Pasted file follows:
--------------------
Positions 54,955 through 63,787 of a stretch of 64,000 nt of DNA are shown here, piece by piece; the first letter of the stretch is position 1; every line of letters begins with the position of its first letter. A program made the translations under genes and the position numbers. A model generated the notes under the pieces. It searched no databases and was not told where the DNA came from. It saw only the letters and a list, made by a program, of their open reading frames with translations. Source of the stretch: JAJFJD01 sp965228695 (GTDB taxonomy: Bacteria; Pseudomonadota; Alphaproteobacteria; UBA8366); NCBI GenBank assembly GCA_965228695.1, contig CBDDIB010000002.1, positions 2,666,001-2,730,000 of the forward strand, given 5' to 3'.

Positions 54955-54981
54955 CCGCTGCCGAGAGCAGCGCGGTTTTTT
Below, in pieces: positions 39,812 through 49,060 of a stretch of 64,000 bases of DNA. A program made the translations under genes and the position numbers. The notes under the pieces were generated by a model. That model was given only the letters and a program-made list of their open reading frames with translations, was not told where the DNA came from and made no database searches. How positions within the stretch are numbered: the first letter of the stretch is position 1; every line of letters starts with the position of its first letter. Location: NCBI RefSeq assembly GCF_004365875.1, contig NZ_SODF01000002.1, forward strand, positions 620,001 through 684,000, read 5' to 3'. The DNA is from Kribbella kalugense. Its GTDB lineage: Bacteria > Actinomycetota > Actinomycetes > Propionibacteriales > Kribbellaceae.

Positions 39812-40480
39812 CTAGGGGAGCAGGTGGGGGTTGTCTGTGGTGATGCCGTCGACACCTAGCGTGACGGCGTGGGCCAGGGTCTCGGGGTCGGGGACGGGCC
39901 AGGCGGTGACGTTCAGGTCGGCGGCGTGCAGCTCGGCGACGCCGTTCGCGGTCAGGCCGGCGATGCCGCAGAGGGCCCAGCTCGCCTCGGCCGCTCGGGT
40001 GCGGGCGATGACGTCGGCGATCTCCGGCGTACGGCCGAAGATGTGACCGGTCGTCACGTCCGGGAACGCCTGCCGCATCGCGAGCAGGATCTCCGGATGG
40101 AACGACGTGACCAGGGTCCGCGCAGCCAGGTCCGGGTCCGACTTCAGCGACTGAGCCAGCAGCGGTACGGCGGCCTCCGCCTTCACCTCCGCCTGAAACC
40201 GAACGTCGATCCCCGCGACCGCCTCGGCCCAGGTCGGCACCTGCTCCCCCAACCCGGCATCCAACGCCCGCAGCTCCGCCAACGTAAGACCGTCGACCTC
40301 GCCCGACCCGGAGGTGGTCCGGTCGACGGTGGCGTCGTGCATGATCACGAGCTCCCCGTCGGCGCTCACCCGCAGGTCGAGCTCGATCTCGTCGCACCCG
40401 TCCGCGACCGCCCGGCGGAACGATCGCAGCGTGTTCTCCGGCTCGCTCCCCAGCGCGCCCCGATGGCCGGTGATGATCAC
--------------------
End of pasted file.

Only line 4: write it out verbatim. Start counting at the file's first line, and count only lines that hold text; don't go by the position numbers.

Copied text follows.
Below, in pieces: positions 39,812 through 49,060 of a stretch of 64,000 bases of DNA. A program made the translations under genes and the position numbers. The notes under the pieces were generated by a model. That model was given only the letters and a program-made list of their open reading frames with translations, was not told where the DNA came from and made no database searches. How positions within the stretch are numbered: the first letter of the stretch is position 1; every line of letters starts with the position of its first letter. Location: NCBI RefSeq assembly GCF_004365875.1, contig NZ_SODF01000002.1, forward strand, positions 620,001 through 684,000, read 5' to 3'. The DNA is from Kribbella kalugense. Its GTDB lineage: Bacteria > Actinomycetota > Actinomycetes > Propionibacteriales > Kribbellaceae.